COVID-19 has molecular structures that are both unique and similar to other viruses; we know for example that COVID-19 varies from region to region like the f...
Baker Heart and Diabetes Institute
COVID-19: Understanding the genetic variation.
FIELD OF INTEREST
- Tackling Inequality - Health and wellbeing
- Tackling Inequality - Public policy / research / advocacy
- General population
- People with a disability, illness or disease
COVID-19 has molecular structures that are both unique and similar to other viruses; we know for example that COVID-19 varies from region to region like the flu and mutates at about the same rate as the flu. The ability to rapidly recognise virus strains, analyse them and provide insights to guide effective personalised patient treatments is fundamental to the fight against COVID-19, particularly for the development of resistance resistant drugs and ultimately a vaccination.
Our Computational Biology and Clinical Informatics lab has developed a unique platform for rapidly characterising the literally millions of potential consequences of mutations on patient treatment and management. This platform is being used to map the genetic changes being observed in COVID-19 around the world, and in particular what the potential consequences these might have on ongoing drug and vaccine development. Using these insights, the platform can shorten the process of designing new drugs and vaccines that will be less likely for COVID-19 to develop resistance against.
We are seeking support to enable us to develop a database of predictive and analytical computational tools, accessible to researchers globally to help guide their drug and vaccine development. In order to develop this invaluable resource, we need to purchase molecules, including drugs that are already FDA approved, that our platform has identified as likely to be effective treatments for coronavirus to test and confirm this.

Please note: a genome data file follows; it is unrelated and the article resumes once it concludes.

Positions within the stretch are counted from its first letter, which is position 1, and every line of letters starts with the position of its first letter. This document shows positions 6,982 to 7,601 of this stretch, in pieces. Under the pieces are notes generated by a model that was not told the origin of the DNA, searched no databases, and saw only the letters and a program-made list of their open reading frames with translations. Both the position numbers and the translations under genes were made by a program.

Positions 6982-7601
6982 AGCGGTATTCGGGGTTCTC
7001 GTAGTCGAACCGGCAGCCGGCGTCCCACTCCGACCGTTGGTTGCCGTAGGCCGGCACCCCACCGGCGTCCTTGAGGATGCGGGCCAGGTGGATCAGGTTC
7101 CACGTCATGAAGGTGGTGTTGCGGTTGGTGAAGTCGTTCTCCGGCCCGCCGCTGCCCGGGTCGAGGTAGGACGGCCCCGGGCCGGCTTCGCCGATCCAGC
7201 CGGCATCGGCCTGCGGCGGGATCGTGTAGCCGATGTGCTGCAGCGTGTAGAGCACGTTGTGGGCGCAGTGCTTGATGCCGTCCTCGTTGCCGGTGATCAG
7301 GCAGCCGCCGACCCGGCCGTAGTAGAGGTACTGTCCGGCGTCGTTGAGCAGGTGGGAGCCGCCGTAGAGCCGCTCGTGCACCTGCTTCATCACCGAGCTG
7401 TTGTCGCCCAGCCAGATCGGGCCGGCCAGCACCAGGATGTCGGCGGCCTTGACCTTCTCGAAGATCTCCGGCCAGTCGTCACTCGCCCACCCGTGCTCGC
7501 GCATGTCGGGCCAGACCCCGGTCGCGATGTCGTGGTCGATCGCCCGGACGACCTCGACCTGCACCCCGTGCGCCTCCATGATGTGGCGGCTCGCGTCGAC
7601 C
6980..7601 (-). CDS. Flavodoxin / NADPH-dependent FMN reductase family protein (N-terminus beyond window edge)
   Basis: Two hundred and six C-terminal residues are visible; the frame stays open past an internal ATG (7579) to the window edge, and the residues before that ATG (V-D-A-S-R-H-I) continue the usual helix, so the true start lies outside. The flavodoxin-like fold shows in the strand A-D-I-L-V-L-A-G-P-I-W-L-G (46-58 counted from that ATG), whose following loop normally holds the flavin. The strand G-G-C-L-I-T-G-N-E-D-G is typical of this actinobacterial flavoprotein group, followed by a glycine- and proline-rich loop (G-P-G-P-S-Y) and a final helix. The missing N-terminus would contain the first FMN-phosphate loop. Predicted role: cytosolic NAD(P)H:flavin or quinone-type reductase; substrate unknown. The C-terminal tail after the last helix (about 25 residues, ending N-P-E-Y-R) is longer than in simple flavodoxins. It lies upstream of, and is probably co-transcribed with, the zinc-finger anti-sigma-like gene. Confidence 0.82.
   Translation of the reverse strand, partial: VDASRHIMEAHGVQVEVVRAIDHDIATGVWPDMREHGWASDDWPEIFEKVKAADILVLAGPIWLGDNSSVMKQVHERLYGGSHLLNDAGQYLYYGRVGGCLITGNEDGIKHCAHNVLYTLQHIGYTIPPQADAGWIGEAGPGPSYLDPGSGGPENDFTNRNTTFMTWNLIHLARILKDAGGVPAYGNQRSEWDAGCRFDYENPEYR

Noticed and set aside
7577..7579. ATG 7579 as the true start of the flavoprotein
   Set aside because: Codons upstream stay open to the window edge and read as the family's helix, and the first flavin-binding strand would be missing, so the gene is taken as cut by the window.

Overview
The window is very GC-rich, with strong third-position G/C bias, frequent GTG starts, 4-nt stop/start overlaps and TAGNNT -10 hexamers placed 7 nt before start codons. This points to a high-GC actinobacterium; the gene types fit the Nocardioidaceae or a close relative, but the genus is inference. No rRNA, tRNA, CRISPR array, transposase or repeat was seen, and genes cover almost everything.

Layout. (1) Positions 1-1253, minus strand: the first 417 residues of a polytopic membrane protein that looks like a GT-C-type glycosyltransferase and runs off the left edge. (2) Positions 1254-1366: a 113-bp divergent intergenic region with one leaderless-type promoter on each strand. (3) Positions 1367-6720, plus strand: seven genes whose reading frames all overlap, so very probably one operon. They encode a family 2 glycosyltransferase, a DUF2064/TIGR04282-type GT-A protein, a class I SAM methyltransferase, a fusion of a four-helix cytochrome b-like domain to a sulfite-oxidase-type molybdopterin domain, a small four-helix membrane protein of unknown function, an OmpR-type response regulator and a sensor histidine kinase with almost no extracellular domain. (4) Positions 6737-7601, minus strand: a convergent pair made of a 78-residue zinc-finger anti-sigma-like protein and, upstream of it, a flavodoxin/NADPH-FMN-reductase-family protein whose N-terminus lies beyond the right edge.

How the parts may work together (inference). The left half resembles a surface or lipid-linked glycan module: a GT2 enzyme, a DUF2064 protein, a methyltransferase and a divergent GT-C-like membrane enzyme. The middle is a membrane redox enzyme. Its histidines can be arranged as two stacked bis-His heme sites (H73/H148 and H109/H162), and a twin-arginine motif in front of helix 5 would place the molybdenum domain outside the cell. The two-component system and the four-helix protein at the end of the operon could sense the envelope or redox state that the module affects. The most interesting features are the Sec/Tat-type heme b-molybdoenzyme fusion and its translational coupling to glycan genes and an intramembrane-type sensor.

With a large amount of COVID-19 data available there is huge potential to revolutionise and personalise treatment approaches, but we need fast, scaleable and accurate ways to process and interpret all this information. Computational biology (using large data sets) is emerging as a superior way to solve key medical issues as it can lead to much more rapid discovery of effective treatments and therefore improvements to health. Computational methods offer ways to systematically, and in an unbiased fashion, explore every possible mutation and its susceptibility to drugs in a far shorter timeframe than otherwise, and without prohibitive expense.
The Baker Institute’s Computational Biology and Clinical Informatics lab’s unique platform has proved to be the most effective tool developed to date to predict the efficacy of treatment and identify likely disease and drug resistant mutations before they arise.
This project’s aims are to build on the success of the platform to:
1. Test and confirm the efficacy of drugs identified by the platform as likely to be effective treatments for COVID-19; to:
2. Develop an open source database, available to researchers across the globe, which uses predictive and computational analytical tools to guide drug and vaccine development.
Once we have completed the tests and analyses of drug efficacy on COVID-19, and the database has been finalised and launched online, then this project’s aims will have been achieved.
We predict that this database holds the potential to assist in developing effective treatments for COVID-19 and its various mutations, saving thousands of lives throughout the world.
Baker Heart and Diabetes Institute
The Baker Heart and Diabetes Institute is an independent, internationally renowned medical research facility, at the forefront of medical research for more 93 years. Our work extends from laboratory to wide scale community studies with a focus on diagnosis, prevention and treatment. Our mission is to help Australians live longer, healthier lives by personalising medicine for heart disease, diabetes and related health disorders.
TOTAL BUDGET: $120,000
|Baker Heart and Diabetes Institute||$100,000|
|Funding gap (unconfirmed)||$20,000|
|Research Scientist - Early Career Annual Salary||$100,000|
|Molecules for analysis||$20,000|
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